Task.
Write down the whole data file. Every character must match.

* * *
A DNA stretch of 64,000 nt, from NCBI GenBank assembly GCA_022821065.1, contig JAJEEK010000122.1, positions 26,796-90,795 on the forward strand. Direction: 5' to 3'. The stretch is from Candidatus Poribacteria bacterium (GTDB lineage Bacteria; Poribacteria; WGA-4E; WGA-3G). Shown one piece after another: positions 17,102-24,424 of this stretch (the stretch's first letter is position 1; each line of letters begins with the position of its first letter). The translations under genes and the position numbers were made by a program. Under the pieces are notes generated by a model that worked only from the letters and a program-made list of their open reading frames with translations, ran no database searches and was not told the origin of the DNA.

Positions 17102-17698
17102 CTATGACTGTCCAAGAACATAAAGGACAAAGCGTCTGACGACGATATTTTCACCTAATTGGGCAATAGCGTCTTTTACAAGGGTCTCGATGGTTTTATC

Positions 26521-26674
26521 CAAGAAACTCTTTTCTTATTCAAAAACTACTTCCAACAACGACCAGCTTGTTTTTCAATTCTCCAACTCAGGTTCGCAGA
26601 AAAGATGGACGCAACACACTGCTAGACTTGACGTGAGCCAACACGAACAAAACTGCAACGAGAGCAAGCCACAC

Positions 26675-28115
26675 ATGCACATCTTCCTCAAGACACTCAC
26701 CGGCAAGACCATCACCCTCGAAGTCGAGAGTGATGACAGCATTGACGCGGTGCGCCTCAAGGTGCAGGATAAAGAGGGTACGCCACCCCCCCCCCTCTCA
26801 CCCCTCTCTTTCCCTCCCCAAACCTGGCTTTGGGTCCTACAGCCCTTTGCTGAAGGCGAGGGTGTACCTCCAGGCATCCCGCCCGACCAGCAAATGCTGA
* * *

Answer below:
A DNA stretch of 64,000 nt, from NCBI GenBank assembly GCA_022821065.1, contig JAJEEK010000122.1, positions 26,796-90,795 on the forward strand. Direction: 5' to 3'. The stretch is from Candidatus Poribacteria bacterium (GTDB lineage Bacteria; Poribacteria; WGA-4E; WGA-3G). Shown one piece after another: positions 17,102-24,424 of this stretch (the stretch's first letter is position 1; each line of letters begins with the position of its first letter). The translations under genes and the position numbers were made by a program. Under the pieces are notes generated by a model that worked only from the letters and a program-made list of their open reading frames with translations, ran no database searches and was not told the origin of the DNA.

Positions 17102-17698
17102 CTATGACTGTCCAAGAACATAAAGGACAAAGCGTCTGACGACGATATTTTCACCTAATTGGGCAATAGCGTCTTTTACAAGGGTCTCGATGGTTTTATC

Positions 26521-26674
26521 CAAGAAACTCTTTTCTTATTCAAAAACTACTTCCAACAACGACCAGCTTGTTTTTCAATTCTCCAACTCAGGTTCGCAGA
26601 AAAGATGGACGCAACACACTGCTAGACTTGACGTGAGCCAACACGAACAAAACTGCAACGAGAGCAAGCCACAC

Positions 26675-28115
26675 ATGCACATCTTCCTCAAGACACTCAC
26701 CGGCAAGACCATCACCCTCGAAGTCGAGAGTGATGACAGCATTGACGCGGTGCGCCTCAAGGTGCAGGATAAAGAGGGTACGCCACCCCCCCCCCTCTCA
26801 CCCCTCTCTTTCCCTCCCCAAACCTGGCTTTGGGTCCTACAGCCCTTTGCTGAAGGCGAGGGTGTACCTCCAGGCATCCCGCCCGACCAGCAAATGCTGA